Poland protests against removal of Polish flags from Katyn memorial
Poland has officially protested against the removal by the Russian authorities of Polish flags from the Katyn war cemetery, a presidential official has said.
"There is a protest of the Polish State - this is the position of the Foreign Ministry," Pawel Mucha, an aide to President Andrzej Duda, said on Sunday.
"Such actions are directed against the entire West," Mucha told a Polsat private television programme, adding that the Polish consul had already visited the memorial.
The memorial site and monument commemorate the Katyn Forest Massacre in western Russia, a series of mass executions of close to 22,000 Polish POWs, mainly military officers and policemen, carried out by the Soviet NKVD security agency in April and May 1940. The killings took place at several locations, but the massacre is named after the Katyn Forest in western Russia, where some of the mass graves of the victims were first discovered.
"These are hostile actions which show that Russians are aware of the fact that Ukraine cannot defend itself without the support of the West," Mucha said.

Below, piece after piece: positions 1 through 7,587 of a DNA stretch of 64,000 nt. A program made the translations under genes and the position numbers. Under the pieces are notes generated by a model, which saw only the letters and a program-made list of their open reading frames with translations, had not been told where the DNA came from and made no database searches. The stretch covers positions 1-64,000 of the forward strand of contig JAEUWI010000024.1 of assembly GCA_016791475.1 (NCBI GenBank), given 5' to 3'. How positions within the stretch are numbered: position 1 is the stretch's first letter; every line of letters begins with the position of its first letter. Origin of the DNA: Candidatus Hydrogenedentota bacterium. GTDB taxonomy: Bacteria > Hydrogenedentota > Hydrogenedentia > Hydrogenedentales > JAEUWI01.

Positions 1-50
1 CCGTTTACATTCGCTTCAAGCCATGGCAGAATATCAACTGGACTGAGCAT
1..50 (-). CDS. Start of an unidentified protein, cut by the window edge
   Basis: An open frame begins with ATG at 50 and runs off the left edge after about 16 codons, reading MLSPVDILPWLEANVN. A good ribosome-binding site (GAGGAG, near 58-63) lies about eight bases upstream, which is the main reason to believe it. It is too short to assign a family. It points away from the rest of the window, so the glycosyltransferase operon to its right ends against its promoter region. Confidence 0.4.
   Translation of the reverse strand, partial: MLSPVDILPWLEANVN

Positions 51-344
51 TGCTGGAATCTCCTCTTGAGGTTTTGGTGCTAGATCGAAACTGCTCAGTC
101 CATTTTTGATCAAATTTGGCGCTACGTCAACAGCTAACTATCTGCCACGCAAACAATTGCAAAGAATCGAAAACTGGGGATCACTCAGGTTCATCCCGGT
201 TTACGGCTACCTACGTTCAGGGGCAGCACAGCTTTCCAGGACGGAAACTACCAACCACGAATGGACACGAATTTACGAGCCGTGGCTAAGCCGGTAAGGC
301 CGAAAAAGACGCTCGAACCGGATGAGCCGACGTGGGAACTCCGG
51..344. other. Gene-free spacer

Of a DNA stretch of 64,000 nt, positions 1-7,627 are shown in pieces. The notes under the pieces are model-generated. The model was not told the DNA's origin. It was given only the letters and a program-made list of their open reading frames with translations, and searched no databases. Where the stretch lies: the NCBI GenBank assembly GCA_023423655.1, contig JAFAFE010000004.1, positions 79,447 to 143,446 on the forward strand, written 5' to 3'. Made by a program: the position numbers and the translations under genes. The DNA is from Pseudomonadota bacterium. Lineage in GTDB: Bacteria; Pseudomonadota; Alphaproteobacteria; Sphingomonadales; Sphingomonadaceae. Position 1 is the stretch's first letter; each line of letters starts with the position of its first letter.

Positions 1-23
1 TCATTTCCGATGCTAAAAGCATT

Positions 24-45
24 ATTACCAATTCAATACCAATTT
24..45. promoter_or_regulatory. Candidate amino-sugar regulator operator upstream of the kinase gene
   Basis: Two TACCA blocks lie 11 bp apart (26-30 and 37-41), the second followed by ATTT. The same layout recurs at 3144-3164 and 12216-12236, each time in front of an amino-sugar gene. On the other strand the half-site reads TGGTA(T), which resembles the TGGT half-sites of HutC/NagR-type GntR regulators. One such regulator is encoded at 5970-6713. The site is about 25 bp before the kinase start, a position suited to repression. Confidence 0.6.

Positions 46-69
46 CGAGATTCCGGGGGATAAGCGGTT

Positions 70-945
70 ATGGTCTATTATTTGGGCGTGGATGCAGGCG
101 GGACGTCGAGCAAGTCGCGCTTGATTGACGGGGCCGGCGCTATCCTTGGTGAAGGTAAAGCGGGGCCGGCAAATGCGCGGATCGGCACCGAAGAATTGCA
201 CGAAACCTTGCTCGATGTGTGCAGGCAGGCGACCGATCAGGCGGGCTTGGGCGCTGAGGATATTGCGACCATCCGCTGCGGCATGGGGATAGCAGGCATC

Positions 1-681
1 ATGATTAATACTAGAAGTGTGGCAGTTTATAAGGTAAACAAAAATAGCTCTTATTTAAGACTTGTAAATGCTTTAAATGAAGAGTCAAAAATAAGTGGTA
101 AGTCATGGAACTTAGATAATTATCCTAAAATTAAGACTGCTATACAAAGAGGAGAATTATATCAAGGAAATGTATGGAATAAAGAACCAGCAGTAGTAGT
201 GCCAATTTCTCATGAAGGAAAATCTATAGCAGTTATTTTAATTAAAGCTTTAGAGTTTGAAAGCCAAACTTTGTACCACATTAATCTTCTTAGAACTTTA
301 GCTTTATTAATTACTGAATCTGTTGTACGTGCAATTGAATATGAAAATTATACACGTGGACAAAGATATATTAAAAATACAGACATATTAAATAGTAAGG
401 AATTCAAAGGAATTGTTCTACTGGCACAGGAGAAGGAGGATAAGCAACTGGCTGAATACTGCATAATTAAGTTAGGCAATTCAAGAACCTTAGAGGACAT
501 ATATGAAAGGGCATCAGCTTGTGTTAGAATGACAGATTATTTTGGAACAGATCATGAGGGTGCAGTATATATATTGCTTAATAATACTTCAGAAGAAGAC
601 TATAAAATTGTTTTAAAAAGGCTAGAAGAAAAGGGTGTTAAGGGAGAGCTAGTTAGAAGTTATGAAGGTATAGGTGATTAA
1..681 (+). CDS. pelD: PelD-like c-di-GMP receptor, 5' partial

Deputy Foreign Minister Marcin Przydacz said on Saturday that the Polish consul to Smolensk, Russia, had confirmed that the Polish flag had been removed from the Katyn memorial. Przydacz added that the consul had demanded an explanation from the local authorities.
"The presence of the Polish flag and appropriate respect for the site should be a civilisational standard. If Russia does not obey it, this, in fact, shows the true face of its authorities," Przydacz said.
The incident was first reported by an independent Russian portal, which published a photo of an empty mast and quoted Smolensk's mayor as saying that there was no place for Polish flags at Russian cemeteries.
Stanislaw Zaryn, director of the National Security Department, told PAP the move was another act of hostility of the Kremlin and an element of an anti-Polish campaign, which had been going on for years.